Archive for Moon

Supermoon Surgery

Posted in Biographical, The Universe and Stuff with tags , , , , , , , on August 11, 2014 by telescoper

I have a busy day today (including my Annual Appraisal) to kick off a very busy week dominated by the release of this years A-level results and consequent admissions business, so I’ll just post a quickie though one which is at least fairly topical.

Last night (10th August) I took a (not very good) picture of the Moon with my phone:

 

supermoon

This is a so-called “supermoon“, a not particularly rare phenomenon which takes place when there is a Full Moon that coincides with the Moon being at the point of its orbit which is closest to the Earth, i.e. its perigee. A much better name is “Perigee Full Moon”, but that somehow doesn’t seem to have caught on in the popular media. The Moon orbits the Earth in an ellipse rather than a circle and at its closest approach it is about 14% closer than at its furthest (apogee). It therefore looks about 14% bigger and about 30% brighter during a Perigee Full Moon than during an Apogee Full Moon.

The Moon was certainly looking very bright when I took the picture last night, at least compared to a few minutes later when it disappeared behind a supercloud.

The Moon’s proximity to Earth during this Full Moon does have a noticeable effect on terrestrial tides, but not a particularly strong one; certainly not enough to trigger the end of the world. Actually, the tides have an amplitude just a few inches higher than average during a Perigee Full Moon. In any case roughly one in 14 Full Moons is a supermoon so it’s actually quite a common event, and as far as I’m aware the world didn’t come to an end during the last one or the one before that or the one before that or…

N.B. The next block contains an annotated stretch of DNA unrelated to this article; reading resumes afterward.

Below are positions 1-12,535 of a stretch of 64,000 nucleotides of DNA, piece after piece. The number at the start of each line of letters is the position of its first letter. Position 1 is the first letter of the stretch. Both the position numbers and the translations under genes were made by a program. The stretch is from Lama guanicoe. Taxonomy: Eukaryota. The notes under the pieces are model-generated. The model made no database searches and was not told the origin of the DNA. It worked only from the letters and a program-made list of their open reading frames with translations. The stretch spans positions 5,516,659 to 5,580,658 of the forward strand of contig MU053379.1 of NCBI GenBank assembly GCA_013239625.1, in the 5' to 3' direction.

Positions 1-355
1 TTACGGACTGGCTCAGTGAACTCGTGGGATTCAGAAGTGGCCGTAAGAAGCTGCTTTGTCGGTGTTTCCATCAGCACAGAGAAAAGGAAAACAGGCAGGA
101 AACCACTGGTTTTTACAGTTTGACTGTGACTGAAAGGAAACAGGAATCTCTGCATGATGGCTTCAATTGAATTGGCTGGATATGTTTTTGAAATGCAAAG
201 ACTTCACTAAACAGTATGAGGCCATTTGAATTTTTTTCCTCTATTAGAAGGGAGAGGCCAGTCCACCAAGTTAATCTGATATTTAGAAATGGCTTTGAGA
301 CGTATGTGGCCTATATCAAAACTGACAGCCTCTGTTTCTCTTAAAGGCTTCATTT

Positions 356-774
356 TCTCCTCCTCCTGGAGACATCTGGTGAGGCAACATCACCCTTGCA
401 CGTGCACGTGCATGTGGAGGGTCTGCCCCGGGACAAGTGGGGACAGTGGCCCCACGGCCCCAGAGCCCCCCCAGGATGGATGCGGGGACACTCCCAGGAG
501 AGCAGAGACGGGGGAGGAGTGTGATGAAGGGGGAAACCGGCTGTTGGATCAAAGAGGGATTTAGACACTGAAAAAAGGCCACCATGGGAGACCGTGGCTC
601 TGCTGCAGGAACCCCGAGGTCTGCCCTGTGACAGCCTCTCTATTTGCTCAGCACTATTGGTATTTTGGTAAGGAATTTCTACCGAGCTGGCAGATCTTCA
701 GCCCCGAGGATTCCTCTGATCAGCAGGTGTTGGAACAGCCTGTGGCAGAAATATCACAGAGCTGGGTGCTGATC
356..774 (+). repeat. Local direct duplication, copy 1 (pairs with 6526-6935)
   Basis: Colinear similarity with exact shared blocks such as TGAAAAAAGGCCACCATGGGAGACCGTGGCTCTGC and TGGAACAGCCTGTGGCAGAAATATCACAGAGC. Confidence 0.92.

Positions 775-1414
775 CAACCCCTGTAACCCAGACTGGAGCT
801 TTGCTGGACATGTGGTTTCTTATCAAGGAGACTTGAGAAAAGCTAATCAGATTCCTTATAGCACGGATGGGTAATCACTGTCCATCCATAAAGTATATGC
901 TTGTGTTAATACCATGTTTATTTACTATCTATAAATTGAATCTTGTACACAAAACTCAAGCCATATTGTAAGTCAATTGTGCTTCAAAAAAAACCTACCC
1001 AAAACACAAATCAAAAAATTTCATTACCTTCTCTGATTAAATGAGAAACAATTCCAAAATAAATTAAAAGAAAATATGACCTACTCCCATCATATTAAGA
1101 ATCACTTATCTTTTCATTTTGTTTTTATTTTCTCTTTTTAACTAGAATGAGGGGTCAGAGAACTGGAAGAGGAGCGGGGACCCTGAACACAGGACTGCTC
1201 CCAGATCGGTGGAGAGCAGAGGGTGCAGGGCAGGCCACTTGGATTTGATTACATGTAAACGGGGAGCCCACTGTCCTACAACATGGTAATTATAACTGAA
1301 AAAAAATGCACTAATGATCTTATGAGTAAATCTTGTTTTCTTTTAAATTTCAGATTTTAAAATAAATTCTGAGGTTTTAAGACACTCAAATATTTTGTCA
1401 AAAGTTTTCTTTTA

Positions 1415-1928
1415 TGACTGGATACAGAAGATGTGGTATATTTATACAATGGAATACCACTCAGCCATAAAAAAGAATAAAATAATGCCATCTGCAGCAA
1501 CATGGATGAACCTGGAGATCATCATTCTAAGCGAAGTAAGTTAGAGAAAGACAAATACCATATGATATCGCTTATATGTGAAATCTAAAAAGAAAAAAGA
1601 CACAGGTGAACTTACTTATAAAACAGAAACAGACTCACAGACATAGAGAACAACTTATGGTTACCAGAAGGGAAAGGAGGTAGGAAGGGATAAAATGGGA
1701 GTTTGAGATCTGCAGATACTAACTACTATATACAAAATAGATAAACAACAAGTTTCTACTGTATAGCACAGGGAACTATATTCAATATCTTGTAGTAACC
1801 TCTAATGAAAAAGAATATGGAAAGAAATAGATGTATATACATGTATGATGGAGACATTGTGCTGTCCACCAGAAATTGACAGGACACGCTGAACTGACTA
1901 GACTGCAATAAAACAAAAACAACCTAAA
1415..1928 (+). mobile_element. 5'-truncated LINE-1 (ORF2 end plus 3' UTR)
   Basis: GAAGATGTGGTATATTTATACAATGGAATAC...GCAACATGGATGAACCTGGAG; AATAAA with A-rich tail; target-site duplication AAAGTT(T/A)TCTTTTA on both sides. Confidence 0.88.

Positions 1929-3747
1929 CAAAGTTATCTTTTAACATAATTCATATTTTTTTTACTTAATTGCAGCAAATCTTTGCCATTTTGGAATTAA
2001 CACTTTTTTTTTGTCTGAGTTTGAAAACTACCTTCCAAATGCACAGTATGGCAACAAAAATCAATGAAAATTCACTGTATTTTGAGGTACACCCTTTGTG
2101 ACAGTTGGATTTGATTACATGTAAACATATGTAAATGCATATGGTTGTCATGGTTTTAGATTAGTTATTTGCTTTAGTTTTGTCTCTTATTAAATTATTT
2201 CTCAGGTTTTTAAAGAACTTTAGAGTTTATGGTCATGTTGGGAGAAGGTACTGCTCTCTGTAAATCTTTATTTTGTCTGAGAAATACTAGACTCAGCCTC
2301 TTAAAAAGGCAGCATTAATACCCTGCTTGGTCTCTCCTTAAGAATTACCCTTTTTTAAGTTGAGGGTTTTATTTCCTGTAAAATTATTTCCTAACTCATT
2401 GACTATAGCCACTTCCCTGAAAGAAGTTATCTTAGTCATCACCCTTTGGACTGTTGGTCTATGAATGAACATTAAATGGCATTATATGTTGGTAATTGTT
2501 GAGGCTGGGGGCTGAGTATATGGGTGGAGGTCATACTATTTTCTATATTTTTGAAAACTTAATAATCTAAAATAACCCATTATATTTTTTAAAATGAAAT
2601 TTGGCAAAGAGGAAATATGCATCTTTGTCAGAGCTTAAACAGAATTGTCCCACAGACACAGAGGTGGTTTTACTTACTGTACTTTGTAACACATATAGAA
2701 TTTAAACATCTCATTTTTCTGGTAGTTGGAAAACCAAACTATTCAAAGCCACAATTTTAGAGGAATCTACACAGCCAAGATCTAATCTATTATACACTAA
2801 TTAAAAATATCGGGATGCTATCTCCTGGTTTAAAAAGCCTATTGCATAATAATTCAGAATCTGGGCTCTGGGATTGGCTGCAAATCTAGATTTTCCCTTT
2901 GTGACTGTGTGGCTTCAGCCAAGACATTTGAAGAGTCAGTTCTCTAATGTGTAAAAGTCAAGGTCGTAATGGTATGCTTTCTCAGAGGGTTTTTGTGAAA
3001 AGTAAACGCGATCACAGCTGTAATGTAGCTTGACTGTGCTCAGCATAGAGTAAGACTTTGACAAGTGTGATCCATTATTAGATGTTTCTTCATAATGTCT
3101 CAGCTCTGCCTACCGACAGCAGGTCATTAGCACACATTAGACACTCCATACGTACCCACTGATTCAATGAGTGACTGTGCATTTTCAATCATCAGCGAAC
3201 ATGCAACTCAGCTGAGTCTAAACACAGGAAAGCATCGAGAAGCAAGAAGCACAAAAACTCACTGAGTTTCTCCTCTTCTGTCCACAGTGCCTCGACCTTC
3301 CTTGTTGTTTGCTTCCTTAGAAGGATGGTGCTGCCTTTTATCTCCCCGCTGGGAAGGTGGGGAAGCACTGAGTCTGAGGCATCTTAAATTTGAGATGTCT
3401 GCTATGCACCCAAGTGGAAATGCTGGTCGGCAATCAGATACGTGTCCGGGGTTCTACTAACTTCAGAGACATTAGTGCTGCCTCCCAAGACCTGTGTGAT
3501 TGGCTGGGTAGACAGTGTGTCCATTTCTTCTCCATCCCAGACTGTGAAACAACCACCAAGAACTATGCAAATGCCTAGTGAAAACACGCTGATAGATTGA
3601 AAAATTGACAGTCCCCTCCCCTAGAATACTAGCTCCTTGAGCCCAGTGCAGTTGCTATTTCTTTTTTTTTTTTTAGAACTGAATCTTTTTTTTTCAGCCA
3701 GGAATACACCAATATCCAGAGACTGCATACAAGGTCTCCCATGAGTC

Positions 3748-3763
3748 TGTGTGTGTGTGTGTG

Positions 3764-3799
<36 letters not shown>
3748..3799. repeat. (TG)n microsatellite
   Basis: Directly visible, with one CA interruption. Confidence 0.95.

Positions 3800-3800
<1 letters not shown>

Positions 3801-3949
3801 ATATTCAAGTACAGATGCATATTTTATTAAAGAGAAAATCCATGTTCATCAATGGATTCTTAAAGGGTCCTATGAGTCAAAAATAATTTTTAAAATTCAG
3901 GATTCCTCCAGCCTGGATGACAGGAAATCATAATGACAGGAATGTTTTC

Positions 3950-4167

Anyway, all this supermoon malarkey reminded me of something that happened about 15 years ago,  just after I had moved to Nottingham to take up the position of Professor of Astrophysics at the University of Nottingham. I was sitting in my office, working – blogs hadn’t been invented then – when the phone rang and the voice at the other end said May I speak to Professor Coles please? When I replied that I was he, the caller went on to explain that he was a surgeon who worked at Queen’s Medical Centre, a hospital located right next to the University of Nottingham, with teaching staff working for the University.

It turned out that news of the setting up of the new Astronomy group there had made it into the University newsletter which my caller had seen. He asked if I had a few moments to answer a question about astrophysics which had been bothering him for some time and which he had just been discussing with some of his colleagues.  I said yes, and he asked: Does the Moon rotate?

I paused a bit, thinking how best to explain, and he went on to clarify his point, which was that if the Moon always has the same face towards the Earth does that mean it’s not rotating?

Understanding his question, I went on to explain that, yes, the Moon does rotate and that the reason it always shows the same face to the Earth (more-or-less, ignoring libration) is that the period of its rotation is the same as the Moon’s orbital period around the Earth. I also explained how to demonstrate this with two coffee mugs, moving one in a circle around the other and rotating the outer one so as to keep the handle pointing towards the central mug. Moreover, I explained the physics of this phenomenon, which is called tidal locking, and pointed out other examples in astrophysics.

After this spiel the caller said that was all very interesting but he had to go  now. Assuming I had bored him, as I fear I tend to do rather a lot, I apologized for going on about it for too long. He said no he wasn’t at all bored by the detail I had put in, he found it all absolutely fascinating. The reason for him needing to go was that he had to go back to tell the answer to the colleagues he had been discussing it with  just before phoning me.  They were all  in the operating theatre,  standing around a patient lying on the operating table, waiting  for him to return and complete the operation he had left in order to make the call…

The Moon Doctor

Posted in Biographical, The Universe and Stuff with tags , , on November 4, 2011 by telescoper

I  worked all the way through my lunch break getting stuff ready for a short tripette that I have to make next week. My regular post-prandial blogpost  is consequently a bit later than usual, and also a bit shorter.